How I use GuideStar as a Job Seeker or Consultant

Here’s what I check a nonprofit’s GuideStar page before I choose to apply for a position or paid consultant. This list will be similar to the volunteer/donor list, with a few differences.

There are some things I can accept as a consultant but not as a potential employee, particularly if they are showing economic fragility. If their Board and senior staff are friends and relatives, it may be difficult for them to accept and implement any new ideas.

Usually new agencies have to recruit friends and relatives for the Board. This doesn’t necessarily mean that it’s a bad agency or that they’re not doing great work. It’s just that working under these conditions would not interest me. It would be a waste of what I can offer and it would be too stifling. Besides, they can hire an administrative assistant for a lot less money!

  • First I look at their tax returns (IRS F990). None of these items are deal breakers but I want to know what the red flags are and then decide.

Please note that a lot of nonprofits operate on a fiscal year, typically running from 7/1 – 6/30, rather than a calendar year. This will affect how they look during the COVID-19 pandemic: nonprofits on a 2019 fiscal year will have experienced the pandemic shutdown during March 2020 – June 30, 2020. On their 2020 tax return they’ll have experienced the pandemic shutdown July 1, 2020 through at least May 2021 if not all the way through June 30, 2021.  Nonprofits on a calendar year will have experienced nine or ten months of the shutdown in 2020 (March through December) and at least six months of the shutdown in 2021 (January through June).

    • Did they lose money, and if so, is it a scary amount?
    • Did they also lose money the year prior?
    • If the answer is yes, I look at the three years prior. You can only get three years’ tax returns on GuideStar. For anything earlier you have to go to Pro Publica’s Nonprofit Explorer.  https://projects.propublica.org/nonprofits/
    • Do they appear to be getting grants and donations, or is most of their income from program services? Not a deal-breaker as a consultant but it could be as an employee, as government funding is not guaranteed over the long run.
    • Did they receive interest on their investments? A small amount of interest shows that they probably do not have a large endowment fund or Board reserve.
    • Are their relatives on the Board or in positions of responsibility? It’s not necessarily a deal-breaker as a consultant but it definitely is as an employee. It’s possible that you may be comfortable with their answers during the interview process, but if they’re losing money, be sure to ask questions that can reveal a dedication to a dysfunctional status quo.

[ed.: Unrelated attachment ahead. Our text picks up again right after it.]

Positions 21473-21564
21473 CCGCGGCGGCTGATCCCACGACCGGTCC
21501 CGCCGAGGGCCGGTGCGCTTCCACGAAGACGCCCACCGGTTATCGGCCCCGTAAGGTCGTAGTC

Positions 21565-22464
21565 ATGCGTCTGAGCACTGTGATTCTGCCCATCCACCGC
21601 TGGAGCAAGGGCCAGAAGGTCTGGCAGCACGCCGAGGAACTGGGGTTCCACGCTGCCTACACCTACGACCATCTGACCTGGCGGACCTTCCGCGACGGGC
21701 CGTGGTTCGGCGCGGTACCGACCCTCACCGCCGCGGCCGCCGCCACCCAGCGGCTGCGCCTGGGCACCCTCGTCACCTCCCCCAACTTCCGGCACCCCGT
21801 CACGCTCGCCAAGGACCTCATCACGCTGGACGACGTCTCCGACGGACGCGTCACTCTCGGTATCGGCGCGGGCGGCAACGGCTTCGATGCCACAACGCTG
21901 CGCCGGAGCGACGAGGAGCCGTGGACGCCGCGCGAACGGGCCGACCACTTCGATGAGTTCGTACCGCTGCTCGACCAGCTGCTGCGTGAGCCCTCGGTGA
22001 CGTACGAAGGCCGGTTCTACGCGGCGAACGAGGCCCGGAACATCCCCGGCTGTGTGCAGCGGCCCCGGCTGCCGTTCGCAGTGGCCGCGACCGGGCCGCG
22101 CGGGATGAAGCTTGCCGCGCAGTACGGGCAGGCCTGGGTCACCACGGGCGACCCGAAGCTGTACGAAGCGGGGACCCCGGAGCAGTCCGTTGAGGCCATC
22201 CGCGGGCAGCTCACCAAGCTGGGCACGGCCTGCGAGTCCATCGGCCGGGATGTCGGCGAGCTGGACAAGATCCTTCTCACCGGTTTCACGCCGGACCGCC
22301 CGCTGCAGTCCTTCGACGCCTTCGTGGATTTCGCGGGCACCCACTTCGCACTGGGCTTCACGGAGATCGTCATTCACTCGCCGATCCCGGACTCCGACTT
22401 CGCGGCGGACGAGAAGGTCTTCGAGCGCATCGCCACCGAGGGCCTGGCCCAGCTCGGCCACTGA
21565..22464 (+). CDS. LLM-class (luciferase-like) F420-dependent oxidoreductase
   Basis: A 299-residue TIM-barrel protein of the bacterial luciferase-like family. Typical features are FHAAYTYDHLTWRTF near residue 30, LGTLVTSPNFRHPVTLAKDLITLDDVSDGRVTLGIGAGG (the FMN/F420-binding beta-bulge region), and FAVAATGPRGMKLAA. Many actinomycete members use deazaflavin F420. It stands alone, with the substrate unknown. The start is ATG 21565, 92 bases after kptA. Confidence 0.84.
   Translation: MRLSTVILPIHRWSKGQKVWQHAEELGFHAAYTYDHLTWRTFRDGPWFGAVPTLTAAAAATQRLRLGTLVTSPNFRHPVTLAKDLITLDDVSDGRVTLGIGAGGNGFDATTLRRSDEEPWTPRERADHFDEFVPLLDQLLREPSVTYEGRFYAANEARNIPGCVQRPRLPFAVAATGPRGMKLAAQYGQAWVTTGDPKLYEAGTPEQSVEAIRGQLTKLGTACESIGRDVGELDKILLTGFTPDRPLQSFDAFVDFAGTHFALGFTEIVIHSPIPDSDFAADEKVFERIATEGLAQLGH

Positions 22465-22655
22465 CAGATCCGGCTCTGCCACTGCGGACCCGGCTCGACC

• Who is on their Board? What types of professionals are they attracting?
    • How much is the E.D./CEO getting paid in relation to the other employees? Their other expenses?
    • Have they done a decent job filling out the text portions of the tax return?
    • Are they fulfilling the minimum requirements of a 501 (c) 3? (Conflicts of Interest, Whistleblower policies, etc.)
    • Their Statement of Functional Expenses: I don’t look at the Program vs Administration vs Fundraising expenses too closely because a lot of smaller nonprofits don’t know how to fill that out correctly. I look at the salaries, volunteer services, how much they’re spending on transportation (is the agency buying cars for the staff?) and those types of things. I also check to see if there’s a lot of money listed under “Miscellaneous,” because if it’s too high, I wonder why they’re not describing their expenses under their line item expenses.
  • Then I look at their audited financial statements (FS).
    • Does their FS agree with their tax return?
    • Does the independent auditor clearly state they are following “Generally Accepted Accounting Principles” (GAAP)?
    • Does the auditor make any negative statements? If so, do the issues appear to be minor?
    • Do they show a healthy amount of volunteer hours, including professional volunteers?
    • Is their Board providing professional services on a pro bono basis?
    • Are they getting a healthy amount of in-kind gifts?
  • If their programs make sense, given the need, do they appear to be qualified to operate these programs?
  • Are they affiliated with other agencies?
  • Have they listed (or received) any awards or community recognition?